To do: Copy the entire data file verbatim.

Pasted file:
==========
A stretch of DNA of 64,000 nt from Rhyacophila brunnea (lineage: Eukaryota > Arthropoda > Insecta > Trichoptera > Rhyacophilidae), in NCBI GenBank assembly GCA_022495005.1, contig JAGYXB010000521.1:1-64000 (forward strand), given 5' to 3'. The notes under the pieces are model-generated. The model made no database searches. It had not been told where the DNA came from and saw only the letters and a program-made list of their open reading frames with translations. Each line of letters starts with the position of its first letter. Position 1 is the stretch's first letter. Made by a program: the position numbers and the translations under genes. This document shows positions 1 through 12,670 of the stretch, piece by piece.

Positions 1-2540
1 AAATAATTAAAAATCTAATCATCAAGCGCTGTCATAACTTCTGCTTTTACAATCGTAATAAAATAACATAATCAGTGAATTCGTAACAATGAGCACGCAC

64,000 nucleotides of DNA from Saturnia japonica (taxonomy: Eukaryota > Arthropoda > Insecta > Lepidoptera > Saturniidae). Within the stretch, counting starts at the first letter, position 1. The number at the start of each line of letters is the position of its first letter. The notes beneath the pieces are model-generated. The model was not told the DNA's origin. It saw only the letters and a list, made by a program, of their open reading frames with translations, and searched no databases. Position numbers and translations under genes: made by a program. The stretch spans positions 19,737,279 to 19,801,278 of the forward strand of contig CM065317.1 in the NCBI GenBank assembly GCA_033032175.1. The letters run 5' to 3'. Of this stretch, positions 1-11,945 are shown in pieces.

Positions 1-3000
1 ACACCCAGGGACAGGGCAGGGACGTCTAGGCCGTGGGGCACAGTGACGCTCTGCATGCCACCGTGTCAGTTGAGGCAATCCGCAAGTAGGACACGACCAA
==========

A stretch of DNA of 64,000 nt from Rhyacophila brunnea (lineage: Eukaryota > Arthropoda > Insecta > Trichoptera > Rhyacophilidae), in NCBI GenBank assembly GCA_022495005.1, contig JAGYXB010000521.1:1-64000 (forward strand), given 5' to 3'. The notes under the pieces are model-generated. The model made no database searches. It had not been told where the DNA came from and saw only the letters and a program-made list of their open reading frames with translations. Each line of letters starts with the position of its first letter. Position 1 is the stretch's first letter. Made by a program: the position numbers and the translations under genes. This document shows positions 1 through 12,670 of the stretch, piece by piece.

Positions 1-2540
1 AAATAATTAAAAATCTAATCATCAAGCGCTGTCATAACTTCTGCTTTTACAATCGTAATAAAATAACATAATCAGTGAATTCGTAACAATGAGCACGCAC

64,000 nucleotides of DNA from Saturnia japonica (taxonomy: Eukaryota > Arthropoda > Insecta > Lepidoptera > Saturniidae). Within the stretch, counting starts at the first letter, position 1. The number at the start of each line of letters is the position of its first letter. The notes beneath the pieces are model-generated. The model was not told the DNA's origin. It saw only the letters and a list, made by a program, of their open reading frames with translations, and searched no databases. Position numbers and translations under genes: made by a program. The stretch spans positions 19,737,279 to 19,801,278 of the forward strand of contig CM065317.1 in the NCBI GenBank assembly GCA_033032175.1. The letters run 5' to 3'. Of this stretch, positions 1-11,945 are shown in pieces.

Positions 1-3000
1 ACACCCAGGGACAGGGCAGGGACGTCTAGGCCGTGGGGCACAGTGACGCTCTGCATGCCACCGTGTCAGTTGAGGCAATCCGCAAGTAGGACACGACCAA